Advertisement

Public Health finds strengths, challenges with Guelph’s overdose prevention site

Wellington-Dufferin-Guelph Public Health says there are strengths and challenges with Guelph's overdose prevention site following an 11-month evaluation.
Wellington-Dufferin-Guelph Public Health says there are strengths and challenges with Guelph's overdose prevention site following an 11-month evaluation. THE CANADIAN PRESS / Jonathan Hayward

Wellington-Dufferin-Guelph Public Health says there are strengths and challenges with Guelph’s overdose prevention site following an 11-month evaluation.

From May 2018 to March 2019, 51 clients and 14 staff were interviewed and asked if the site was effective at keeping substance users safe.

READ MORE: Guelph’s overdose prevention clinic approved by Ontario government

During that time, the service had just over 4,000 visits, with 43 per cent being from repeat clients.

There were 45 overdoses at the site, all of which were reversed and no deaths occurred. The evaluation showed 33 per cent of the clients who overdosed were treated with naloxone and seven per cent were sent to the hospital.

“If I had used [drugs] somewhere else, I would be dead,” one client told Public Health as part of the evaluation.
Story continues below advertisement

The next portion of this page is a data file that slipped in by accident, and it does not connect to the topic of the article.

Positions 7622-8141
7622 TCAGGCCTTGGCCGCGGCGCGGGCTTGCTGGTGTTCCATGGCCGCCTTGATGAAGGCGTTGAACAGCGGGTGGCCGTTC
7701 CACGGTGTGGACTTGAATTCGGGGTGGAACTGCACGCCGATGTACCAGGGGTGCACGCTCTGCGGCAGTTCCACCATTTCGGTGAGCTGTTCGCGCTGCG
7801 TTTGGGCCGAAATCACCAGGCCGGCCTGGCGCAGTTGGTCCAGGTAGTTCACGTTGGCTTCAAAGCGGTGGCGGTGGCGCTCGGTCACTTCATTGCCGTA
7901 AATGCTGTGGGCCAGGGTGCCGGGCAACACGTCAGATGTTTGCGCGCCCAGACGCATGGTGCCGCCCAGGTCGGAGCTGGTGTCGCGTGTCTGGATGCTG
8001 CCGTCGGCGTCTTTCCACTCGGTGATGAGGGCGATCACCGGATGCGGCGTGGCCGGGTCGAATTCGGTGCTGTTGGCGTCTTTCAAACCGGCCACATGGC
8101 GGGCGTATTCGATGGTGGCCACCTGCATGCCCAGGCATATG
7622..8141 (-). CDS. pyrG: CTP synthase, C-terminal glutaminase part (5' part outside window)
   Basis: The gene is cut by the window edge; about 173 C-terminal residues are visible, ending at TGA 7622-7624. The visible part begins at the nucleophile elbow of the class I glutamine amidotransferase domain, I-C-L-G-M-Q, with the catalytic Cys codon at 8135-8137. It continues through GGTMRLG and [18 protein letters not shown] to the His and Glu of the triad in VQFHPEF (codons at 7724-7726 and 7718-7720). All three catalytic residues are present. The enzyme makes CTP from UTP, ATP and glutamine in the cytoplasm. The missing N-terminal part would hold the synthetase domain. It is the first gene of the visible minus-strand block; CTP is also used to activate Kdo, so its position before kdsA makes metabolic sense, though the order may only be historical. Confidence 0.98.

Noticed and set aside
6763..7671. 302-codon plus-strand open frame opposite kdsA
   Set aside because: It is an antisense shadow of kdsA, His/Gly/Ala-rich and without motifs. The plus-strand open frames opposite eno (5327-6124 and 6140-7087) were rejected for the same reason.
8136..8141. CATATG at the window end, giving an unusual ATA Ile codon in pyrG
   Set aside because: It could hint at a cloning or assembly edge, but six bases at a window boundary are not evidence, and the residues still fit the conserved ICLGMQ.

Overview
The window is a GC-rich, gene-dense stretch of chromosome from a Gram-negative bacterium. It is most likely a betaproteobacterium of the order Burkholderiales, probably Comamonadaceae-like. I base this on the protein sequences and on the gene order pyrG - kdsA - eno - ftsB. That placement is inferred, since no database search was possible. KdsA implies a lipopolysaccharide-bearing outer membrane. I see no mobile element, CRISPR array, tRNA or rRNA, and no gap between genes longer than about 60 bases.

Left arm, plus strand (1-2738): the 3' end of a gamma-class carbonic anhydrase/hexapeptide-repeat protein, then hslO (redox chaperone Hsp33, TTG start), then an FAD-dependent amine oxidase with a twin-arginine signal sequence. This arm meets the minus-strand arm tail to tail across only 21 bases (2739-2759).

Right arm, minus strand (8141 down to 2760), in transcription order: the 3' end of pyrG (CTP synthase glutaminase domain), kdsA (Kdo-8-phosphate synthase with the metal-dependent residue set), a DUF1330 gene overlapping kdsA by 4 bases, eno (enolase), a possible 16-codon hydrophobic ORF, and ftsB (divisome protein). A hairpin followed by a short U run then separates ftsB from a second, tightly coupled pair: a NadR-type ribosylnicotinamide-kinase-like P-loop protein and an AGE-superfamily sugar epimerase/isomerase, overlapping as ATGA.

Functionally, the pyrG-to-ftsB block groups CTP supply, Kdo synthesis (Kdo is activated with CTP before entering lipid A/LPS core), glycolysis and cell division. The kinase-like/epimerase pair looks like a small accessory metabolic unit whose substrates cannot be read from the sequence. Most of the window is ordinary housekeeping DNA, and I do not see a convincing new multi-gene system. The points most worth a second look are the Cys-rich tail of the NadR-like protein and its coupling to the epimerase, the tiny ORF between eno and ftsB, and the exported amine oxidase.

“This space has helped with my safety. Staff help me to be more cautious to use a little bit first and not to overdo it,” another said.

Dr. Nicola Mercer, Medical Officer of Health and CEO of Wellington-Dufferin-Guelph Public Health said they support the clinic’s work because it is saving lives.

“Guelph’s overdose prevention site is one strategy in a multi-service approach to help people who use drugs in our community,” Dr. Mercer said.

WATCH: (Sept. 6, 2018) ‘Evidence is clear’ that overdose prevention sites save lives

‘Evidence is clear’ that overdose prevention sites save lives: B.C.
‘Evidence is clear’ that overdose prevention sites save lives: B.C.

Some keys strengths of the site that were identified include the welcoming and safe environment, accessibility to harm reduction supplies and education, on-site medical care, and the ability to receive referrals to other services such as housing, health care and treatment.

Key challenges also identified include space and privacy concerns, hours of operation, wait times, limited staff and some limitations on referrals.

But Raechelle Devereaux, the executive director of the Guelph Community Health Centre where the site is housed, said it offers a spark of hope in the midst of a lot of darkness during the opioid crisis.

READ MORE: Guelph health authority preparing for potentially bad flu season

“The OPS is helping some of the most vulnerable people in our community who otherwise might end up as an overdose fatality or a patient in the local ER,” she said.

Story continues below advertisement

The site in downtown Guelph was approved in March by the Ontario government to continue operating under a new model.

Global News Redesign Global News Redesign
A fresh new look for Global News is here, tell us what you think
Take a Survey

Sponsored Stories